55 ⎜ ⎜ 2 gH ⎟ ⎟ ⎝ ⎠ or 4 Q .L.0015 m If t max ≤ t min Wt = 24.H = max head at turbine with normal waterhammer (m) (Use 1.5 tmin.D = diameter of penstock (m) . f2 Where: L = slope length of penstock D = diameter of penstock Vf = concrete volume. D= π 3 .D2) 0.L = length of penstock Calculate 1 t min = (9.82 and Cost (C2) = Vf.0000272 HD + 0.0 +1.5 ⎜ min max ⎟.25 Sarkaria’s equation based on V = 3.25 D) × 3 m 10 t max = 0.5 t min .⎜1 − min ⎜ t ⎟ 2 ⎝ ⎠ max ⎝ ⎠ ⎞ ⎟ tonnes ⎟ ⎠ tonnes If For surface penstocks estimate volume of concrete saddles as: Vf = 3.3Ho for Francis.5 (L. footings f2 = unit price of footing concrete C2 = estimated cost of footing (m) (m) (m3) (Rs/m3) (Rupees) AHEC/MNRE/SHP Standards/ Civil Works – Guidelines For Layout Of Small Hydro Plants /Feb 2008             11  . 1.L tmax > tmin ⎛t Wt = 24.⎛ Q2 ⎞ D = 3.15Ho for Pelton) . Weight of Penstock Steel: An approximate estimate of steel penstock weight can be calculated as below: Input data: .D.L.⎜ min ⎜t ⎝ max ⎛ ⎞ t ⎛t +t ⎞ ⎟ + 24.D.4Ho for Kaplan & 1.0 m/s Use the lesser of the two values.0 0.D.

Section 2. . to control excessive generator runaway speeds and to contribute to system speed regulation.10.Where : A = cross section area of upstream pipe (m2) L = length of pipe.s2) H0= steady state head on turbine (m) 1. It is conservative. surge tank to reservoir (m) c = head loss factor as hL= c.V2 (m-1.8 ms-2) = length of pipeline between forebay reservoir and surge tank (m) = cross section area of pipeline (m2) = upswing (m) = downswing (m) = steady state water level in surge tank (m) = static water level in surge tank (m) and bo as defined below: AHEC/MNRE/SHP Standards/ Civil Works – Guidelines For Layout Of Small Hydro Plants /Feb 2008             12  .1 Cross-section area of surge tank (As) = (m2) 2 gcH 0 .installing turbine bypass valves.addition of extra machine inertia (typically by adding a flywheel to a horizontal axis unit or extra mass to a vertical axis generator). As surge tanks are expensive all options should be evaluated. A preliminary design methodology for surge tanks is outlined below. .pressure relief devices. 1.2 Highest up-surge: In order to dimension the surge tanks it is also necessary to know the maximum and minimum water levels that can be expected.9. An approximate method is shown below that is based on Parmakian’s method for balanced design (Parmakian – 1960). This method provides equations relating the following parameters from which the maximum and minimum surge levels can be calculated: Q0 As g L A SA SB H0 Hs Hf = initial steady state flow (m3/s) = cross-section area of surge tank (m2) = acceleration due to gravity (= 9.The volume of anchor block concrete is of the same order of magnitude as concrete saddles.6 AL 1.6 of this Standard provides guidelines for this task.9. Surge tanks Surge tanks are required to protect long penstocks from excessive water hammer pressure rise. Alternatives to surge tanks providing some of the benefits of surge tanks. include: . therefore assume cost of anchor blocks as 66% cost of saddles (or derive a more exact cost from detailed layouts).10.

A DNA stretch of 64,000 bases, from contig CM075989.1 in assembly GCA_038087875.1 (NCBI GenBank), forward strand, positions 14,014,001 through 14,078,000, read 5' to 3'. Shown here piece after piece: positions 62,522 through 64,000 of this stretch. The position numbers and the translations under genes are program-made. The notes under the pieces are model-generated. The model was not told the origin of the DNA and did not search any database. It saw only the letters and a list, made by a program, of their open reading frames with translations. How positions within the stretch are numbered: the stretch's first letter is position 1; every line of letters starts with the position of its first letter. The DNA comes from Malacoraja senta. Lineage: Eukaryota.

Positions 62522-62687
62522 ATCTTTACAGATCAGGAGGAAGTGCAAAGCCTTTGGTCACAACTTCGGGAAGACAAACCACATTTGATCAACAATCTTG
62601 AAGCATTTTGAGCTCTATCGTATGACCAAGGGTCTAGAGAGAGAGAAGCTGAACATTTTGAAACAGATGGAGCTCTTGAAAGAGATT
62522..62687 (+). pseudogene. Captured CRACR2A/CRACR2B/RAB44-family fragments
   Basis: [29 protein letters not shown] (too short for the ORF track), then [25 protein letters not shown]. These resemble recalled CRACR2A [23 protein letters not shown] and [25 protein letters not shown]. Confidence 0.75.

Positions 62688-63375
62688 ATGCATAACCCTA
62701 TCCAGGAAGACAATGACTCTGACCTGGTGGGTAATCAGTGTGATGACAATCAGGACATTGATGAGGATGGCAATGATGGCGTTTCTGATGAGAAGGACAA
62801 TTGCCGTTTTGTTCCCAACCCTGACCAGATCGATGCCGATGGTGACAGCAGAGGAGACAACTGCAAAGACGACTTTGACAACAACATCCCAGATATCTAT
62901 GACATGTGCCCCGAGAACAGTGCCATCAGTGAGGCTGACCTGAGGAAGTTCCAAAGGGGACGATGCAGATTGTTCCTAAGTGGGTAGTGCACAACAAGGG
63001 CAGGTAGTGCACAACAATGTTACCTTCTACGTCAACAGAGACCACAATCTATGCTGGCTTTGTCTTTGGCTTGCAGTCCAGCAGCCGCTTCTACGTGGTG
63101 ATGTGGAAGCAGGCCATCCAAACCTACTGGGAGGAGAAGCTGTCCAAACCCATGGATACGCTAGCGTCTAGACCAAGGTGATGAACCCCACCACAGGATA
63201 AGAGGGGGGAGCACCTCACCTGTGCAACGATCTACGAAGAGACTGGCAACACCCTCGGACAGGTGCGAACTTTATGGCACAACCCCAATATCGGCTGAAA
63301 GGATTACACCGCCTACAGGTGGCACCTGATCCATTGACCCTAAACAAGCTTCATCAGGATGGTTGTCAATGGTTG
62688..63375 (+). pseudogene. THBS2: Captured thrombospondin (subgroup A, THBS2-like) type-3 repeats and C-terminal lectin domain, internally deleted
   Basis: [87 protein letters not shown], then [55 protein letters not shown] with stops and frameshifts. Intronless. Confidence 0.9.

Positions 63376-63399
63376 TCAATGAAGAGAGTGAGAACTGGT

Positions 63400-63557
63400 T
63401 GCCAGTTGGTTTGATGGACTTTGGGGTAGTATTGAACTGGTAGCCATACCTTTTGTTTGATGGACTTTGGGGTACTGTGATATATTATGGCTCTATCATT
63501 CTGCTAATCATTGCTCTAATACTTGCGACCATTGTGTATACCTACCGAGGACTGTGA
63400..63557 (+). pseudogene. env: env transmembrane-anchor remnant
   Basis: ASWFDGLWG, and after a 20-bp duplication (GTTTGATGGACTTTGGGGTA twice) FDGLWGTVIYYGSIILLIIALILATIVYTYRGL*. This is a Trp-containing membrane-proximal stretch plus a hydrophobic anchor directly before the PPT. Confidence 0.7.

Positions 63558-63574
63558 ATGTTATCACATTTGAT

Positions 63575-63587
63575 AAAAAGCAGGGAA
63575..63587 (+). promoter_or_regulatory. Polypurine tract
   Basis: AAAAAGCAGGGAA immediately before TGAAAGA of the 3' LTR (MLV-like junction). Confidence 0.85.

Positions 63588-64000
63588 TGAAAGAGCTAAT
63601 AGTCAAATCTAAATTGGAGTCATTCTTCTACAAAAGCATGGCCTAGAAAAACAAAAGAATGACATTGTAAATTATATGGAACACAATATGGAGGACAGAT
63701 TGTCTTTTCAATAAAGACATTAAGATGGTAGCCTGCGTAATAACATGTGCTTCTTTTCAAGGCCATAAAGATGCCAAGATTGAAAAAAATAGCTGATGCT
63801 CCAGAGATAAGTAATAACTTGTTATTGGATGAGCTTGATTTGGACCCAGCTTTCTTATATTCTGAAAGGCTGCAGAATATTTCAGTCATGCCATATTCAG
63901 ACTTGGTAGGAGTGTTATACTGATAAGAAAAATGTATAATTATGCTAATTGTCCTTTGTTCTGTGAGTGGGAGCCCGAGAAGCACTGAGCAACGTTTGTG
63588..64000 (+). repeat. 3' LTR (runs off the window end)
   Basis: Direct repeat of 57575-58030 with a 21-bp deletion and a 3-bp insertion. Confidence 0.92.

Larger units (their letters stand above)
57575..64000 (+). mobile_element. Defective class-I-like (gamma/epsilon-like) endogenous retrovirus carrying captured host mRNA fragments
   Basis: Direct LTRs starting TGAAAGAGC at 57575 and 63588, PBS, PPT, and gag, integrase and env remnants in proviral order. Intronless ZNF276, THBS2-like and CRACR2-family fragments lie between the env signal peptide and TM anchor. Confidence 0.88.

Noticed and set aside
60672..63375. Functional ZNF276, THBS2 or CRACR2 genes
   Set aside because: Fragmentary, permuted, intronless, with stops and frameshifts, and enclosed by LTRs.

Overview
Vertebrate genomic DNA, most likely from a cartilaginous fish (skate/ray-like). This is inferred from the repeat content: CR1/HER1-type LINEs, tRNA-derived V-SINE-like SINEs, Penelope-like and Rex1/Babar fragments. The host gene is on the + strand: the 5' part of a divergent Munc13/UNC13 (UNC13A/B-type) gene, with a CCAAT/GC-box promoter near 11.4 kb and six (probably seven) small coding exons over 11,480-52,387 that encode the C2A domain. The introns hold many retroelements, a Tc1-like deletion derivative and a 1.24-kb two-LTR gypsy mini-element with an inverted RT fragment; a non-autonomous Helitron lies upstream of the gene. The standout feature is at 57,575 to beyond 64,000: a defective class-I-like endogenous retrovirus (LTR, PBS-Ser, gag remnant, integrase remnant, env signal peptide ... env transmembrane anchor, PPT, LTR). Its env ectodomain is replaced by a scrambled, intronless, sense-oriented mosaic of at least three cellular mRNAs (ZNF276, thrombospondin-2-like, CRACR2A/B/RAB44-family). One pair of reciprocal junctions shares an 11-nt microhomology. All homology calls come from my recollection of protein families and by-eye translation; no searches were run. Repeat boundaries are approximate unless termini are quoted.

The RETScreen Model can be used to obtain preliminary powerhouse cost estimates. = Ho . Qe L/ A S B = 0.89 . W.1 Powerhouse and Tailrace Preliminary powerhouse layout requires the selection of appropriate generating equipment and estimation of the main powerhouse dimensions.Hf + SA 2 Lowest down surge: For lowest downswing calculate Hf = pipe friction losses + minor losses + Ve 2 2g (where Qe = flow demanded by turbine) Hf AS g bo = . for preliminary analysis. As g L/ A Vo2 2g S A = 1. as explained in Sub-Section 3.05 bo−0.6 of this Standard.29 x 10-4 x (HV) 0. Practical considerations regarding foundation conditions.S f Minimum W.For maximum upsurge calculate: Hf = pipe friction loss + minor losses + bo = Hf Qo . preliminary powerhouse layouts can be prepared. in surge tank = Hs .SB 3 Weight of steel surge tank (WS): Ws = 1. Coffer dams are not usually needed as interconnecting canals can usually be build 3.L. Using these basic dimensions.88 b0−0. Preliminary Dimensioning and Layout of Hydroelectric Power Houses. Alternatively.Hf . powerhouse cost estimates by a parametric estimating technique are satisfactory. Layout of Canal Falls Schemes There are rarely more than two alternatives for development depending on which side of the existing canal the diversion canal and powerhouse would be located.96 (kg) H = Height above c/l of penstock to centroid of tank (m) V = Volume of tank cylinder (m3) 3.2 AHEC/MNRE/SHP Standards/ Civil Works – Guidelines For Layout Of Small Hydro Plants /Feb 2008             13  .H f Max.91 . access and the like will probably decide the optimal arrangement.L. Preliminary guidelines on unit selection and basic layout dimensions can be obtained from IS 12800: Guidelines for Selection of Hydraulic Turbine.